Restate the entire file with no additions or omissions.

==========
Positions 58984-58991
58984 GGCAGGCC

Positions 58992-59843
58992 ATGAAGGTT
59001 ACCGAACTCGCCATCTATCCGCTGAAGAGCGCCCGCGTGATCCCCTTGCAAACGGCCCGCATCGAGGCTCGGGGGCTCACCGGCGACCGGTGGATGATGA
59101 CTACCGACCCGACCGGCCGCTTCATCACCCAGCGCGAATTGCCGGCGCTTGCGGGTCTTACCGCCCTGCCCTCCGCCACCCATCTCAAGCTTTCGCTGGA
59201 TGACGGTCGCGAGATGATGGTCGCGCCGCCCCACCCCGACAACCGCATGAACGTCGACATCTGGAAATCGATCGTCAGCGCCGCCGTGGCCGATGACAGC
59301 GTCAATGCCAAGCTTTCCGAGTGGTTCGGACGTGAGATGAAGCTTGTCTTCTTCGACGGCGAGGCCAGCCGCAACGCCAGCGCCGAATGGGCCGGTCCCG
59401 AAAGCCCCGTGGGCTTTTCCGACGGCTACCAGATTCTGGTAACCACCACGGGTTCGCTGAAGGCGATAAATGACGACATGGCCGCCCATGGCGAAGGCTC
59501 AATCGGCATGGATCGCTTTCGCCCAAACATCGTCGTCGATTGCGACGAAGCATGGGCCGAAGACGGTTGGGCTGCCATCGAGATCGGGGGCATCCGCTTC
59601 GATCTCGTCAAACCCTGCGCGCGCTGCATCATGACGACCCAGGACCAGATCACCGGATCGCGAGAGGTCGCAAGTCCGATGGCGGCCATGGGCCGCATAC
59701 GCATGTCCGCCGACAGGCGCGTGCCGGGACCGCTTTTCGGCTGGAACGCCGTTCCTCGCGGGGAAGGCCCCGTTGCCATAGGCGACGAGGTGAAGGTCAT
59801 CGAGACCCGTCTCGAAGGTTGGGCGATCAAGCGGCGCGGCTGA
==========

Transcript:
Positions 58984-58991
58984 GGCAGGCC

Positions 58992-59843
58992 ATGAAGGTT
59001 ACCGAACTCGCCATCTATCCGCTGAAGAGCGCCCGCGTGATCCCCTTGCAAACGGCCCGCATCGAGGCTCGGGGGCTCACCGGCGACCGGTGGATGATGA
59101 CTACCGACCCGACCGGCCGCTTCATCACCCAGCGCGAATTGCCGGCGCTTGCGGGTCTTACCGCCCTGCCCTCCGCCACCCATCTCAAGCTTTCGCTGGA
59201 TGACGGTCGCGAGATGATGGTCGCGCCGCCCCACCCCGACAACCGCATGAACGTCGACATCTGGAAATCGATCGTCAGCGCCGCCGTGGCCGATGACAGC
59301 GTCAATGCCAAGCTTTCCGAGTGGTTCGGACGTGAGATGAAGCTTGTCTTCTTCGACGGCGAGGCCAGCCGCAACGCCAGCGCCGAATGGGCCGGTCCCG
59401 AAAGCCCCGTGGGCTTTTCCGACGGCTACCAGATTCTGGTAACCACCACGGGTTCGCTGAAGGCGATAAATGACGACATGGCCGCCCATGGCGAAGGCTC
59501 AATCGGCATGGATCGCTTTCGCCCAAACATCGTCGTCGATTGCGACGAAGCATGGGCCGAAGACGGTTGGGCTGCCATCGAGATCGGGGGCATCCGCTTC
59601 GATCTCGTCAAACCCTGCGCGCGCTGCATCATGACGACCCAGGACCAGATCACCGGATCGCGAGAGGTCGCAAGTCCGATGGCGGCCATGGGCCGCATAC
59701 GCATGTCCGCCGACAGGCGCGTGCCGGGACCGCTTTTCGGCTGGAACGCCGTTCCTCGCGGGGAAGGCCCCGTTGCCATAGGCGACGAGGTGAAGGTCAT
59801 CGAGACCCGTCTCGAAGGTTGGGCGATCAAGCGGCGCGGCTGA